UND researchers release initial forecast for 2016 summer-mosquito-trap-counts
UND researchers release initial forecast for 2016 summer mosquito-trap counts
Joint effort with NDSU focusing on culex tarsalis, a female mosquito that’s responsible for West Nile Virus occurrences
Mitch Campion, a University of North Dakota graduate student in electrical engineering, and a research group headed up by UND Assistant Professor of Electrical Engineering Prakash Ranganathan in the College of Engineering and Mines has developed a model that forecasts summertime mosquito-trap-count numbers in Grand Forks County.
The UND model considers previous years’ of mosquito trap counts and weather data to make its predictions. It also uses data from two mosquito traps in Grand Forks County over the last six summers.
The current model shows a trap count of 1 for the current week and a count of 13 and 23 for the next two weeks. The peak for mosquito-trap numbers, according to the current model, will take place the week of Aug. 8, with 33, followed by a steady decline as it moves into late August. See Figure 1 below.
This is a joint effort between the state’s two research universities – UND and North Dakota State in Fargo. The principle investigators for the project are Ranganathan, UND Associate Professor of Electrical Engineering Naima Kaabouch and Professor Mark Boetel, with NDSU’s Entomology Department.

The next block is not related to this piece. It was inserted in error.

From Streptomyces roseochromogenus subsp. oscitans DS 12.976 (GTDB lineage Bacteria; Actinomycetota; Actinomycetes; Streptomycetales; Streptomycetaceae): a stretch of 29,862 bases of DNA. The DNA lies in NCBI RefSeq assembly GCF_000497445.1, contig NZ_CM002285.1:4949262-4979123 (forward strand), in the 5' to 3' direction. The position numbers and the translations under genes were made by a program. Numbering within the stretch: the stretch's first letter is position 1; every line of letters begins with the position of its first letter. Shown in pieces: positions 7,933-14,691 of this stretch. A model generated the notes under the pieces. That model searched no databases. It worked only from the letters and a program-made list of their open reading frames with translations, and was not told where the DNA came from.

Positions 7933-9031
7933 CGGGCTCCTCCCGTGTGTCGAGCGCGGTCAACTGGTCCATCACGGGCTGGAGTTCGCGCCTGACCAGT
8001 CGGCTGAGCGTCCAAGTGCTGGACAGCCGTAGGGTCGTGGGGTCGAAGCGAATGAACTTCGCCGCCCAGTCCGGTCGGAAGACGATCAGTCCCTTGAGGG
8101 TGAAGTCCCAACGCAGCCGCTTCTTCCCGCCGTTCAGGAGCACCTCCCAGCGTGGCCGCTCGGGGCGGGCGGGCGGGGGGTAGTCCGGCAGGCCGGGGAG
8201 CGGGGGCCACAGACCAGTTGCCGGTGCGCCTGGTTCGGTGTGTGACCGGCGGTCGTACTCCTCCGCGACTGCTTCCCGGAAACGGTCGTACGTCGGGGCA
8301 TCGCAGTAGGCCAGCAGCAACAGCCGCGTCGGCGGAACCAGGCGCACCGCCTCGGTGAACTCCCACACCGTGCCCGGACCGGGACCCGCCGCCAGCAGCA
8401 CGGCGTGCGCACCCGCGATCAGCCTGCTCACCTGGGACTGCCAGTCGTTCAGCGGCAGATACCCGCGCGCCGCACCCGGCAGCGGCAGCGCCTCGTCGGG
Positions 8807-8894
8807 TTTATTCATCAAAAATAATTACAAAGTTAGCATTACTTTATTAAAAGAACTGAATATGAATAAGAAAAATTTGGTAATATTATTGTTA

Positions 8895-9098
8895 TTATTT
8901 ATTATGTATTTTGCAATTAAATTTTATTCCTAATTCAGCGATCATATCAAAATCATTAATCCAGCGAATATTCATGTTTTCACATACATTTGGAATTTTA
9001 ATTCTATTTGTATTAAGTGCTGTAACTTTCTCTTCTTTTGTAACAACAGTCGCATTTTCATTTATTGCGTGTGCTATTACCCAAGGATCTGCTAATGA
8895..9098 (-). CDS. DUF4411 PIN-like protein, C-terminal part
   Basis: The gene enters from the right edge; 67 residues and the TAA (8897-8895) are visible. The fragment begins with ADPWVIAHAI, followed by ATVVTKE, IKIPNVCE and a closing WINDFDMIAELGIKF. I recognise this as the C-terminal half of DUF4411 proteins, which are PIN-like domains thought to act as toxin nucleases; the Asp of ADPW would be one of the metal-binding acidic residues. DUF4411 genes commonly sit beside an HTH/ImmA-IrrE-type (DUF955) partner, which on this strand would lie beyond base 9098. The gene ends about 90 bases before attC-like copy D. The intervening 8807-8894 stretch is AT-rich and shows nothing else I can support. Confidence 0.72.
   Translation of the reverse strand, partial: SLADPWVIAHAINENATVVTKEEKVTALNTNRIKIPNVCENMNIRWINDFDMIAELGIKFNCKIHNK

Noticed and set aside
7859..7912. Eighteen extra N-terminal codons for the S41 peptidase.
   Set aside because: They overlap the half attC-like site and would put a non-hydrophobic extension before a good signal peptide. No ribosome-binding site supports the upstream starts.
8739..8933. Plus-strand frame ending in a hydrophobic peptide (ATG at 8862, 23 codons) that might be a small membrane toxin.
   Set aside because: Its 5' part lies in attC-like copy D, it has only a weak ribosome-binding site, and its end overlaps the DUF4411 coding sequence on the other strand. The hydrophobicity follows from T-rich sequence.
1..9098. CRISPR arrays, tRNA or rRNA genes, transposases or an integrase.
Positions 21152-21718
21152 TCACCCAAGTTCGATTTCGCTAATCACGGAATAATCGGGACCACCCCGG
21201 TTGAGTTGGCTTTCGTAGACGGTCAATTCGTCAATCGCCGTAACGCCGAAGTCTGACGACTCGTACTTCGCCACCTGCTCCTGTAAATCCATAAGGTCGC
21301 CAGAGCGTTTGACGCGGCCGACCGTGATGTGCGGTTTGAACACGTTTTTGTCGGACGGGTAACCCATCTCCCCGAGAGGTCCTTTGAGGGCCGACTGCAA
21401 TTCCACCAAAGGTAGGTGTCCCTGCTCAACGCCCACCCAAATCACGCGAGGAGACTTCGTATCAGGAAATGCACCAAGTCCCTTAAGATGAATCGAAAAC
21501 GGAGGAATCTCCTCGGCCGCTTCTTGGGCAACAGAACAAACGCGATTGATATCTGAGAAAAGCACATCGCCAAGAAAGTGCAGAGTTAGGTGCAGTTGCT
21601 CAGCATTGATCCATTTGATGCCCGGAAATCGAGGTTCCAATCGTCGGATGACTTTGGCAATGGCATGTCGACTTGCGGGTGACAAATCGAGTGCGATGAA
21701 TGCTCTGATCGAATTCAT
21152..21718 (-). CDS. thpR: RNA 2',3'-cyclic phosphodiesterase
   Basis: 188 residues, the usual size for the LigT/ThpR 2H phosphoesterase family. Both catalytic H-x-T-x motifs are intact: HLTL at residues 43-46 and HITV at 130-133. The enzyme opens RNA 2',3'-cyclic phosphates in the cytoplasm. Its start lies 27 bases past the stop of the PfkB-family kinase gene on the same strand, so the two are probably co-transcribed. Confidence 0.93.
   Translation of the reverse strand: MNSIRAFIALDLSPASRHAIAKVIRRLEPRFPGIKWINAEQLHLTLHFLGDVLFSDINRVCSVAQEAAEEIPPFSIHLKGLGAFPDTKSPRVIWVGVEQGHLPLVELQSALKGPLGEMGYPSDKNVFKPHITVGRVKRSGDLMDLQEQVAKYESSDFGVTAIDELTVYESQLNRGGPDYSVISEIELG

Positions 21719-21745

“Emerging infectious disease, such as WNV (West Nile Virus) incidence, is a key threat to conservation and public health, yet predicting and preventing their emergence is notoriously difficult,” Ranganathan said.
This work is in its preliminary stage, and currently, efforts are underway to improve the model accuracies by identifying other influential factors on trap counts, such as dead birds and tracking the culex pipiens species of mosquito. The primary vectors for WNV in the United States are mosquitoes of the culex genus, including culex tarsalis, culex pipiens and culex quinquefasciatus.
The research group also has plans to expand its model to other counties in North Dakota that includes these trap counts by developing risk maps. There will also be a revised predictions every two weeks on culex tarsalis count as it gets updated rainfall and temperature data. More predictions will be made and model results will be updated throughout this summer.
“This type of information is essential in assisting local mosquito-control efforts reduce the risk to the people,” said Todd Hanson,” Grand Forks’ mosquito control program manager.
The threat is very real, as a crow that had been infected with WNV was discovered recently in Grand Forks, according to information from local and regional health officials.
Ranganathan credits other mosquito research experts in the region for their assistance in developing more accurate prediction models, including Jeff Vaughn, UND Department of Biology; Scott Hanson from Turtle Mountain Reservation; Laura Cronquist, a regional surveillance epidemiologist; and Michelle Feist, program manager from the North Dakota Department of Health.
This research work also was made possible from a North Dakota’s NASA EPSCoR (Experimental Program to Stimulate Competitive Research) grant program.